“The Wild Duck” is an incomparable masterpiece. Nearly one-hundred-and-twenty years ago, George Bernard Shaw wrote, “Where shall I find an epithet magnificent enough for ‘The Wild Duck!’” At the Halcyon Theatre Friday night, I saw what purported to be Ibsen’s tragedy. It was a caricature, acted by persons who knew nothing of its terror, power and comedy—had no inkling of its perfection in technical detail, stage direction, speech and gesture, and its uncanny economy of means. The actors were innocent of what took place.
I ask director Tony Adams, his assistant directors, Claire Reinhart and Laura Stephenson, and the dramaturge, Carla Della Gatta, ‘What were you thinking? What possessed you? Why remake Gina Ekdal into a nineteenth-century proto-feminist? Did it occur to you that by so doing you destroyed the argument Ibsen built to expose the sentimental, self-pitying, idealist follies of two male fools? That you indulged yourselves in the false idealism he spent his wisdom and common sense to annihilate?’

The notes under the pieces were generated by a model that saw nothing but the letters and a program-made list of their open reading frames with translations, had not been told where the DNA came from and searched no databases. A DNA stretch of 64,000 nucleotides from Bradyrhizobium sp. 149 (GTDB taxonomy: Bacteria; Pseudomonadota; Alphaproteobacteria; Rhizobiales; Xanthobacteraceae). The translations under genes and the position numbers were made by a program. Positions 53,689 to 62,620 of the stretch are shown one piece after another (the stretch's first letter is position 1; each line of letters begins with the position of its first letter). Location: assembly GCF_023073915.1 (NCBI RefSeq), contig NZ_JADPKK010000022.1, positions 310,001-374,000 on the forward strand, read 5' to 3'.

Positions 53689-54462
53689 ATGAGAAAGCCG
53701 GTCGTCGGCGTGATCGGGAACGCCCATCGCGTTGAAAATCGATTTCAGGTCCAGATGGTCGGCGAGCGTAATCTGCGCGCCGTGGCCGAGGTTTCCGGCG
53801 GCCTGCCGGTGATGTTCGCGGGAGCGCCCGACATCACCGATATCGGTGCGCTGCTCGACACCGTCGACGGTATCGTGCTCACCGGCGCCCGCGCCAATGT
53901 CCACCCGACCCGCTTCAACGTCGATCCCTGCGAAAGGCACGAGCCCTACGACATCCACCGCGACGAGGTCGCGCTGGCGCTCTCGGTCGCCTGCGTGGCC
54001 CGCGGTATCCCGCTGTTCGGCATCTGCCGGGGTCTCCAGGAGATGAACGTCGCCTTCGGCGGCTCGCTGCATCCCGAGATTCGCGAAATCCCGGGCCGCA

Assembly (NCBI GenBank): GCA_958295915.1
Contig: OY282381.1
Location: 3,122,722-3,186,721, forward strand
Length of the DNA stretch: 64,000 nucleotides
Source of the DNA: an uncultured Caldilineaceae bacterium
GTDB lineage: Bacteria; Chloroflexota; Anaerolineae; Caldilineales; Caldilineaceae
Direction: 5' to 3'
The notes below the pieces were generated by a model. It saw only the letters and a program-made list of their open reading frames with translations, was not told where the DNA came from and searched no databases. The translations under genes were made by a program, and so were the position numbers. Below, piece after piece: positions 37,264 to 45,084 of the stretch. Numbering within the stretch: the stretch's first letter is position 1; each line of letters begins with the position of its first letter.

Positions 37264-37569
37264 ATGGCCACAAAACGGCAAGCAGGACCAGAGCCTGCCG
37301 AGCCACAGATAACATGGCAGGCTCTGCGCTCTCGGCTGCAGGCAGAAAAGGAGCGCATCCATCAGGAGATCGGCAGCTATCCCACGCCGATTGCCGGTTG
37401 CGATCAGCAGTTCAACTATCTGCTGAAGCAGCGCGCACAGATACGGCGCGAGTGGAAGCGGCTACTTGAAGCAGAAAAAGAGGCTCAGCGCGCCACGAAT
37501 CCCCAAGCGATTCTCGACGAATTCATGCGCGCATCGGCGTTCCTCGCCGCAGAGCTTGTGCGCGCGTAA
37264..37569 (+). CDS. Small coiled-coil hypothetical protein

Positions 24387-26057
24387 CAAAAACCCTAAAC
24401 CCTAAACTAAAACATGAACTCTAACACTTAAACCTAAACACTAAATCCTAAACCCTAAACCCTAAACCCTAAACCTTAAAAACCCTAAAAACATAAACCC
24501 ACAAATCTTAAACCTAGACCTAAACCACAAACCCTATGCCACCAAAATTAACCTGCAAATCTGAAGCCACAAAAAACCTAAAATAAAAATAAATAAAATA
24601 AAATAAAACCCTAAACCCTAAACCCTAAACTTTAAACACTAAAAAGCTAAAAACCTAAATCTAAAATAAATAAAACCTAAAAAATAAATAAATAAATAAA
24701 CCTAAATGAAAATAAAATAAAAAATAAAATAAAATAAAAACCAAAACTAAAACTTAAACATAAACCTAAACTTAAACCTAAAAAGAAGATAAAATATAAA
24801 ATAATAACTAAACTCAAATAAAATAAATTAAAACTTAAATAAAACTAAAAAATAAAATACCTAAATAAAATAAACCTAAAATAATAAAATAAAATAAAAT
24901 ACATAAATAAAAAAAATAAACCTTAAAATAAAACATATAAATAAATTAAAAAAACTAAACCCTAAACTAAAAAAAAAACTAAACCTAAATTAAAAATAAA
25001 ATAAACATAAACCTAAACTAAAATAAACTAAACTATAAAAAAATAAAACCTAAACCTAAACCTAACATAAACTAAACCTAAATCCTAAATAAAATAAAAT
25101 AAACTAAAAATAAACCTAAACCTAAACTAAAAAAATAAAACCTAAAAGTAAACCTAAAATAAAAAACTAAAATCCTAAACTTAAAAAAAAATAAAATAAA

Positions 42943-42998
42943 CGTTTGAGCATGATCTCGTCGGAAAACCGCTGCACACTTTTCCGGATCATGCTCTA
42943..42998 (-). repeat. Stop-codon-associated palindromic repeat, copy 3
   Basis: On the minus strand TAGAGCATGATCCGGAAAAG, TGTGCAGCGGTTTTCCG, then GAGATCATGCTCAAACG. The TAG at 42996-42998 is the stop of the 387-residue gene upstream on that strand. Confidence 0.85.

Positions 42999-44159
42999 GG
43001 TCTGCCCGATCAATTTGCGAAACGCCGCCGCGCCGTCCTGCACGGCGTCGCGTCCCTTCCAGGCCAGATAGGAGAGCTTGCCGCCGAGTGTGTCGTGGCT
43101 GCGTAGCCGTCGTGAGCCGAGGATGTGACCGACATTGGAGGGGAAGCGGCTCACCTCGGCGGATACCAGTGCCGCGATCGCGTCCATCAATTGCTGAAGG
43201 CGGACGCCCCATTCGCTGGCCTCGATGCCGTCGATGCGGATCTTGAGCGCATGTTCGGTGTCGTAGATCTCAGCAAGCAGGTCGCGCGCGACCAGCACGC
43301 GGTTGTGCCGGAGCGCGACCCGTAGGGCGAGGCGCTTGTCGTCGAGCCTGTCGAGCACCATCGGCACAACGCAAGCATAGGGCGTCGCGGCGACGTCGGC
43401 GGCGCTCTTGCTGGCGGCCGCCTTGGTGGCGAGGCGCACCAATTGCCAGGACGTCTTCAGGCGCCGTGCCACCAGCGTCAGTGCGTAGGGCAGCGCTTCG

Perhaps you thought you were protecting Ibsen’s reputation as a herald of feminism? Did you tell yourselves that by making Gina a repressed artist ahead of her time, a closet feminist photographer capable of persuading engaged couples to shed their clothes, you were doing what Ibsen would have done if he lived in our times?
If so, you were wrong. You ruined the play. Ibsen’s Gina is slow, stolid, ignorant, a Mrs. Malaprop (imitating her “intellectual” husband) who believes in every social construct you (and I) find abhorrent: Male superiority and dominance, the wife’s duty to feed her husband’s illusions, her loving obedience to husbandly whims—all of it. True, Gina loves well, knows reality and talks common sense. That should have been enough.
“The Wild Duck” needed neither the irrelevant musical interludes nor the anachronistic nudity. Both wrecked the absorption of the audience into the horror-comedy of Gregers and Hialmar’s self-love and their pathetic phrase-making. This is the heart of the play: How “the claims of the ideal” (not “the demands of justice”) lead to misery, idleness, and death.
The performance failed as a tragedy, a comedy—and a “musical.” (Bill Sweetland)
The Halcyon Theatre, 3253 West Wilson, (773)413-0454, halcyontheatre.org, $20. Through June 14.